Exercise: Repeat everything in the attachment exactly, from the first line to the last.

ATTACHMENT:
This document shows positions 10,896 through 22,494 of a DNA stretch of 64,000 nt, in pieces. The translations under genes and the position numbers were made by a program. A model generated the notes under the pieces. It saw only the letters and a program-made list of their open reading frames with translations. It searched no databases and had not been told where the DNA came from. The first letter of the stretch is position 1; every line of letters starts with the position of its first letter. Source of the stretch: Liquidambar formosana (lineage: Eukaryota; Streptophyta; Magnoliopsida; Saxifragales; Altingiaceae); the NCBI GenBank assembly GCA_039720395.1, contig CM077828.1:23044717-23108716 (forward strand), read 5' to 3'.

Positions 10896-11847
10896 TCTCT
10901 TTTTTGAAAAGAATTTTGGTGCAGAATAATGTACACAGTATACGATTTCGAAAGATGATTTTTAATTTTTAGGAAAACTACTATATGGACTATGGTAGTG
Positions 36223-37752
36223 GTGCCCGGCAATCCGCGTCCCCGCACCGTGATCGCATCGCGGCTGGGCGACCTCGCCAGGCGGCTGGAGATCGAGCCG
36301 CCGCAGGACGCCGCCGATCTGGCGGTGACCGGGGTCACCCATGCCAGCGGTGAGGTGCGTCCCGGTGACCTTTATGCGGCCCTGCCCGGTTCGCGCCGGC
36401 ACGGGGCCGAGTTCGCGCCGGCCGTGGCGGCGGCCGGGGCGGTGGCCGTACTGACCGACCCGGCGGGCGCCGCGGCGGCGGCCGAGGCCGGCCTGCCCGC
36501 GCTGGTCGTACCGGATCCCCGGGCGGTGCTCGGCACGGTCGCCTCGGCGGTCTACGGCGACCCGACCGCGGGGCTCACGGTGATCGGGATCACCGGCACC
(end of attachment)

This document shows positions 10,896 through 22,494 of a DNA stretch of 64,000 nt, in pieces. The translations under genes and the position numbers were made by a program. A model generated the notes under the pieces. It saw only the letters and a program-made list of their open reading frames with translations. It searched no databases and had not been told where the DNA came from. The first letter of the stretch is position 1; every line of letters starts with the position of its first letter. Source of the stretch: Liquidambar formosana (lineage: Eukaryota; Streptophyta; Magnoliopsida; Saxifragales; Altingiaceae); the NCBI GenBank assembly GCA_039720395.1, contig CM077828.1:23044717-23108716 (forward strand), read 5' to 3'.

Positions 10896-11847
10896 TCTCT
10901 TTTTTGAAAAGAATTTTGGTGCAGAATAATGTACACAGTATACGATTTCGAAAGATGATTTTTAATTTTTAGGAAAACTACTATATGGACTATGGTAGTG
Positions 36223-37752
36223 GTGCCCGGCAATCCGCGTCCCCGCACCGTGATCGCATCGCGGCTGGGCGACCTCGCCAGGCGGCTGGAGATCGAGCCG
36301 CCGCAGGACGCCGCCGATCTGGCGGTGACCGGGGTCACCCATGCCAGCGGTGAGGTGCGTCCCGGTGACCTTTATGCGGCCCTGCCCGGTTCGCGCCGGC
36401 ACGGGGCCGAGTTCGCGCCGGCCGTGGCGGCGGCCGGGGCGGTGGCCGTACTGACCGACCCGGCGGGCGCCGCGGCGGCGGCCGAGGCCGGCCTGCCCGC
36501 GCTGGTCGTACCGGATCCCCGGGCGGTGCTCGGCACGGTCGCCTCGGCGGTCTACGGCGACCCGACCGCGGGGCTCACGGTGATCGGGATCACCGGCACC